Ptolemy Grey is losing his mind, but, as he explains to his friend, Shirley, “Ain’t no way a man could be almost ninety-two and be OK at the same time.” He becomes, however, more OK when a grand niece (not really), seventeen-year-old Robyn Small, enters his life. When he meets Robyn, he is living in a filthy apartment where his only companions are memories. He is refusing to part with the detritus of nine decades of living poor, and he is experiencing senile dementia. Many of his thoughts are of his Uncle (not really) Coydog, who taught him all about life but who was lynched in Ptolemy's presence.
Coydog’s death was one of a long line of horrors Ptolemy’s family had endured, beginning in slavery days and going though Ptolemy‘s childhood as a sharecropper‘s son. But, when Robyn cleans him up and takes him to a doctor, he gets medicine to clear his mind so that he can function during the short time he has left.
Robyn, too, is all alone, but she refuses to give up on life and to give up on Ptolemy. Although she herself possesses nothing of earthly value, she can open up a world of possibilities to Ptolemy Grey.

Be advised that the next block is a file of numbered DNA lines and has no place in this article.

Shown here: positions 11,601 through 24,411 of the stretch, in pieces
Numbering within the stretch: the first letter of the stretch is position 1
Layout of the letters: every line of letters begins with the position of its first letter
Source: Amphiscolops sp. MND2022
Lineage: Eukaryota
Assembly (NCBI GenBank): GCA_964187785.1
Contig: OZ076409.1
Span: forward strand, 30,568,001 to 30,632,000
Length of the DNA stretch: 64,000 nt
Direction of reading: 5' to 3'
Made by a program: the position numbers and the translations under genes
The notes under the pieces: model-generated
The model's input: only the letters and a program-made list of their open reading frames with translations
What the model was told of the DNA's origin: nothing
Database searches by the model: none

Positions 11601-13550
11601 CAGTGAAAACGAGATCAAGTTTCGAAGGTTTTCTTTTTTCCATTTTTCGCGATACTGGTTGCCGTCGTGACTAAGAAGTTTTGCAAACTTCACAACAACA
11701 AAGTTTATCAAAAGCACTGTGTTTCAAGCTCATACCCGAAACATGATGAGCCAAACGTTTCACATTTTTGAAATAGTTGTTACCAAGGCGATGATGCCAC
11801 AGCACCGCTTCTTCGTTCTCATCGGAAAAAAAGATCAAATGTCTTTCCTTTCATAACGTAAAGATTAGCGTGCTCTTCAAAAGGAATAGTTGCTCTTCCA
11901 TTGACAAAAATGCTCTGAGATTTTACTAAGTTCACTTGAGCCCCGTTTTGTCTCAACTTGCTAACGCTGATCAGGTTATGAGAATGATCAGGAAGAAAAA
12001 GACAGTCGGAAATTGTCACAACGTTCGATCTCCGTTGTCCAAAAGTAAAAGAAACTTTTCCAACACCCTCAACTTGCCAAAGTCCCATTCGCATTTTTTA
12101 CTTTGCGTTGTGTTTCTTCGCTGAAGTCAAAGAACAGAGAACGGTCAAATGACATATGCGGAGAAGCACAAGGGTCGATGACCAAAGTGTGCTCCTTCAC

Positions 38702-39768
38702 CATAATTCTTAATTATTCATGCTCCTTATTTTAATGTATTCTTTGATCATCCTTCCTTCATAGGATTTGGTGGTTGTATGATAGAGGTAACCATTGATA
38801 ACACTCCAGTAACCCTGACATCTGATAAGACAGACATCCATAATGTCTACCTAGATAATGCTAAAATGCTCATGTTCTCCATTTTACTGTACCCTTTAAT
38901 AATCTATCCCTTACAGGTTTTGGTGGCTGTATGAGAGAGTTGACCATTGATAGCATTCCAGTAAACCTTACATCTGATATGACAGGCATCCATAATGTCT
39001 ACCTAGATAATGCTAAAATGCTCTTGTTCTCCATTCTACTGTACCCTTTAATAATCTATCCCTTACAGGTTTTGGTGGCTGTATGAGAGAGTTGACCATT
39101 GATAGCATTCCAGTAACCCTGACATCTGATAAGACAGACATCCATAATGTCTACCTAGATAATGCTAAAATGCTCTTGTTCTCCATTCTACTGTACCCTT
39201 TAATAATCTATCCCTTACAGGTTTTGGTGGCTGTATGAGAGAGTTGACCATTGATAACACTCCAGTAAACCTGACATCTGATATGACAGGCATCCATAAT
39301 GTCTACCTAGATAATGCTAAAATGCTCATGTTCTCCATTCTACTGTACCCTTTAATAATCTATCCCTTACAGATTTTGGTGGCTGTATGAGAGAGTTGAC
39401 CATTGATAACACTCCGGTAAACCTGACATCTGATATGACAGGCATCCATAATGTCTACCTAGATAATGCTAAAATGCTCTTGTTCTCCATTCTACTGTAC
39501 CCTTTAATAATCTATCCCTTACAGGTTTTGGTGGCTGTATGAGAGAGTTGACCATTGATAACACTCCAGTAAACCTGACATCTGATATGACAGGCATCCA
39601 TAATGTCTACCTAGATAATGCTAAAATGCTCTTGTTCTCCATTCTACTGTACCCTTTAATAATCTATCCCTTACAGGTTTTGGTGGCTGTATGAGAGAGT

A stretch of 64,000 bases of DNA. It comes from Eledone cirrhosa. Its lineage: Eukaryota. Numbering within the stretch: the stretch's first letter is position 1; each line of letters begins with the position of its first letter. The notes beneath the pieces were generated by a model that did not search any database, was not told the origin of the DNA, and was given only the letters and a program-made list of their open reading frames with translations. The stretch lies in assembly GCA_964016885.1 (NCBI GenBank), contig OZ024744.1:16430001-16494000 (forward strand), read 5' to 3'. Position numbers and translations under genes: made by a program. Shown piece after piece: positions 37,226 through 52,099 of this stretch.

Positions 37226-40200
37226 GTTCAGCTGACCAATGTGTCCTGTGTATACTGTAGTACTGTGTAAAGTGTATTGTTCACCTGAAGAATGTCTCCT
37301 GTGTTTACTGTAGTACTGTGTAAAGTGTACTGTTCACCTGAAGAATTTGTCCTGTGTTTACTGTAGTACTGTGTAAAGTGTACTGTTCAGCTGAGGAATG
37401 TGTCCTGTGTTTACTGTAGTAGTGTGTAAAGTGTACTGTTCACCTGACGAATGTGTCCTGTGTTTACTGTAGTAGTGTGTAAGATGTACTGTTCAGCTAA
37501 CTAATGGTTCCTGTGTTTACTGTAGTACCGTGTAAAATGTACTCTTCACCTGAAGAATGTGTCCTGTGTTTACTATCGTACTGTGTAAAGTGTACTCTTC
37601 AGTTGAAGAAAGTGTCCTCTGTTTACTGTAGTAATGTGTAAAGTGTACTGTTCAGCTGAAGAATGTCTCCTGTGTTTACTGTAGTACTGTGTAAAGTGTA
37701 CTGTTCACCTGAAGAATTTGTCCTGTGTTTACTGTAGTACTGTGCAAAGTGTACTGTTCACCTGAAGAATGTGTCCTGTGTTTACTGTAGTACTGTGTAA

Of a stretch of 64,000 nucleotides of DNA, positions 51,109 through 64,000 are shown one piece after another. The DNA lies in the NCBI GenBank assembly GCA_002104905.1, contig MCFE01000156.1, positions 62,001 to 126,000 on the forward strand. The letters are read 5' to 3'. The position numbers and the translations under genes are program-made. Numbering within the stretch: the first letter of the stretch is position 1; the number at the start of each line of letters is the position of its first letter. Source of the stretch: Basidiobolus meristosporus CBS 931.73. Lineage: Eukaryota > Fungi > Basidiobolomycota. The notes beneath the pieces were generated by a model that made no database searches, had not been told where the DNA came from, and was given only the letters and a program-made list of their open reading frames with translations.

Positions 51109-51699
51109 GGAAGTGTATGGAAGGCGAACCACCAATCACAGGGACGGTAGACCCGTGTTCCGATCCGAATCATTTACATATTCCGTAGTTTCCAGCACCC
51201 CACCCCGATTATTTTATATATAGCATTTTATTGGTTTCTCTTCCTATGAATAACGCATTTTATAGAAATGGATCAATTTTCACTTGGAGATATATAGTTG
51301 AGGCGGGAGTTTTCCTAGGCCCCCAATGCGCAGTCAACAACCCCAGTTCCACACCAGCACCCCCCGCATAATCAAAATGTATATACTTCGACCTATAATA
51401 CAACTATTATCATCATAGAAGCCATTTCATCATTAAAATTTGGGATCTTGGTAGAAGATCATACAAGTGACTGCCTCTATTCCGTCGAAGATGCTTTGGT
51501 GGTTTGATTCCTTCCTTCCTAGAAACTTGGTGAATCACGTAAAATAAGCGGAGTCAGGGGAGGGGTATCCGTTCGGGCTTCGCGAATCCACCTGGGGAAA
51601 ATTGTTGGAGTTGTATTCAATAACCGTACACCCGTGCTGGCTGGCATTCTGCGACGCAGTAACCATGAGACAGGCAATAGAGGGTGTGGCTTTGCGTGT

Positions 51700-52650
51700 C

The drug he takes is an experimental one with bizarre side effects, and Ptolemy regards the doctor as the devil to whom he has sold, not his soul, but also his body. Still, his head becomes clear enough to make his last days count. As Ptolemy explains, “ A man got to do only one thing to set him apart. A man got to do only one thing right.” That one thing is to provide for Robyn and for the small children of his great nephew, (really) Reggie, who was killed in a drive-by and whose wife is off with a former lover.
Ptolemy and Robyn have a symbiotic relationship; she takes care of him and he keeps her away from the family predator, Reggie‘s son, Hilly. Their mutual need becomes genuine love, and Robyn defends Ptolemy from anyone who would take advantage of him including Melinda Hogarth who, before Robyn, mugged Ptolemy with great regularity.
According to Ptolemy Grey, family is not defined by genetics but by love and mutual caring. By the end of this novel, the reader cares a great deal about Ptolemy Grey.
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